The tragedy king of Hindi cinema, Dilip Kumar was born on the winter morning of 11 December 1922 in Peshawar (now in Pakistan) to Ayesha Begum and Lala Ghulam Sarwar Khan. They had a big family of thirteen children. He was their third son, after Noor Mohammed and Ayub. His parents named him Mohammed Yusuf Khan. Sarwar Khan had a business of fruits which required him to move to Bombay and Calcutta. The family was friendly with their neighbours Lal Bashernath, Prithviraj Kapoor’s father.
Due to his elder brother Ayub’s injury, the family had to shift to Bombay temporarily initially, for his treatment. They lived in a rented house at Nagdevi Street but shifted to Deodali for a while. In his new school, he befriended Mukri who also joined the film industry later in life.
A sports enthusiast since childhood, Yusuf Khan was particularly passionate about football and cricket. From his mohalla to his college, he was pretty famous as a football player, so much so that he got an offer from Khalsa College (known for a strong sports team) to join them. His older brother Nasir was the cinephile and Yusuf Khan hoped to continue with his father’s business and earn money.
During his undergraduate studies, he was also helping out with the family business. On a business trip to Nainital, he ran into Devika Rani who asked him to come by the Bombay Talkies office once back in Bombay. After he tried his hand at a canteen business, he realised that the stable, well-paying business is monotonous to his liking. He went to Bombay Talkies and on his second try, he met Devika Rani who signed him for a remuneration of Rs 500. She also offered three names and he quickly chose Dilip Kumar amongst the lot, a name that would go on to be etched in the annals of film history. Belonging to a conservative family, the alias gave him a cover from telling his strict father who would have never approved of his son joining the film industry.
He made his debut with Jwar Bhata (1944) starring opposite another newcomer Mridula. Unable to tell his family of his new source of income, he lied about working at a firm called Galxo and was eventually found out when neighbours and relatives came to his father with his face on a newspaper. His second film Pratima released the following year but it didn’t do very well in the box office. In 1947, he delivered his first hit –Jugnu. He breathed a sigh of relief when his film Mela (1948) with Nargis also did well and restored his faith in his new career. Mehboob Khan’s 1949 megahit Andaz is still remembered for the casting of Raj Kapoor and Nargis in the romance drama with Dilip Kumar as the jilted lover of Nargis. It was his breakthrough role and set the mould for many of the tragic characters he would go on to play. To name a few films that contributed to him earning the sobriquet The Tragedy King- Babul (1950), Jogan (1950), Deedar (1951), Sangdil (1952), Devdas (1955) and Madhumati (1958). 1949’s Shabnam also proved to be a big hit and established his hit pairing with Kamini Kaushal. In this time he had several box office hits such as Hulchul (1951), Daag (1952), Shikast (1953), Amar (1954), Uran Khatola (1955) and Insaniyat (1955).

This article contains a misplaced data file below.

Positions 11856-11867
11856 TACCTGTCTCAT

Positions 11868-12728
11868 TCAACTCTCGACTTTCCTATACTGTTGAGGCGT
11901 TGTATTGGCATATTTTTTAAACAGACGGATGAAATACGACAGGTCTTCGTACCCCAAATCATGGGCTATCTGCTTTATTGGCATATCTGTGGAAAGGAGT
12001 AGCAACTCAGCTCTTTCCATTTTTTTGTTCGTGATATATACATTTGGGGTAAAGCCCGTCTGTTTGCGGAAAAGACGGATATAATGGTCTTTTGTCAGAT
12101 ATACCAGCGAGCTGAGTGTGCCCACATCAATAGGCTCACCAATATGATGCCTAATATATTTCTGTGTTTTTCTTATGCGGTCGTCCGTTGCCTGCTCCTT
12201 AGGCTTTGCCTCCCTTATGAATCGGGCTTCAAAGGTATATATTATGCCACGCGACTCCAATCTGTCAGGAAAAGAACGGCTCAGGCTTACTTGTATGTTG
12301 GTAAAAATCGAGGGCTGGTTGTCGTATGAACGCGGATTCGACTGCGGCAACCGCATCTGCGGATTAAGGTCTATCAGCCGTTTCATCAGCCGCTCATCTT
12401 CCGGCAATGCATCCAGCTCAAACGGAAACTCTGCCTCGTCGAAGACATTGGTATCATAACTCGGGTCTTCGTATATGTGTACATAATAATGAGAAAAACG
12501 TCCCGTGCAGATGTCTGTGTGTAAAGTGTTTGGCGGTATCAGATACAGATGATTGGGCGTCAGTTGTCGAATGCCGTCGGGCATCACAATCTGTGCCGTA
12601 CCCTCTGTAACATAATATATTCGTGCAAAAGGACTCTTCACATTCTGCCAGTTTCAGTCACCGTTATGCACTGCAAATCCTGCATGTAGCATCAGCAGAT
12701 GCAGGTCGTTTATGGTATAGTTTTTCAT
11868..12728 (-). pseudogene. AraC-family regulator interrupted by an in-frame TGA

Conscious of being typecast, he consciously made the decision to play more jovial characters. Mehboob Khan’s Aan (1953) saw him play a quirky peasant, Jai, who tries to woo Princess Rajeshwari in a light romantic film. It was also his first film in technicolour and the film was premiered in London for its release all across Europe. He also played some quirky characters in Azad, Insaniyat (both 1955) and Kohinoor (1960) and was as charming and engaging as he was in the tragic roles. The change in roles was apparently on the advice of his psychoanalyst who felt repeatedly playing tragic characters was having an adverse effect on his mental health. The 1957 Naya Daur by B R Chopra was one amongst many of the social films he worked in. This film brought the underlying anxiety that machines caused in an agrarian society into the forefront. During this time, he had established himself as one of the big three stars – along with Raj Kapoor and Dev Anand – of the film industry.
K Asif’s Mughal-e-Azam (1960) is a landmark film in Indian cinema’s history. Dilip Kumar brought an emotionally wounded Salim with all its glorious shades to life on screen. during the stretch of 11 years of the film in the process, the cast had changed and so did the dynamics between the actors. Apparently, Dilip Kumar and Madhubala, the lovers on screen were also romantically involved off-screen which came to an end during the making of the film. The knowledge of their private dynamic became public knowledge and it is said that the famous feather scene- which is the epitome of romance in Hindi cinema screen- was shot without the actors exchanging any words with each other. The film remained the highest-grossing Indian film for eleven years.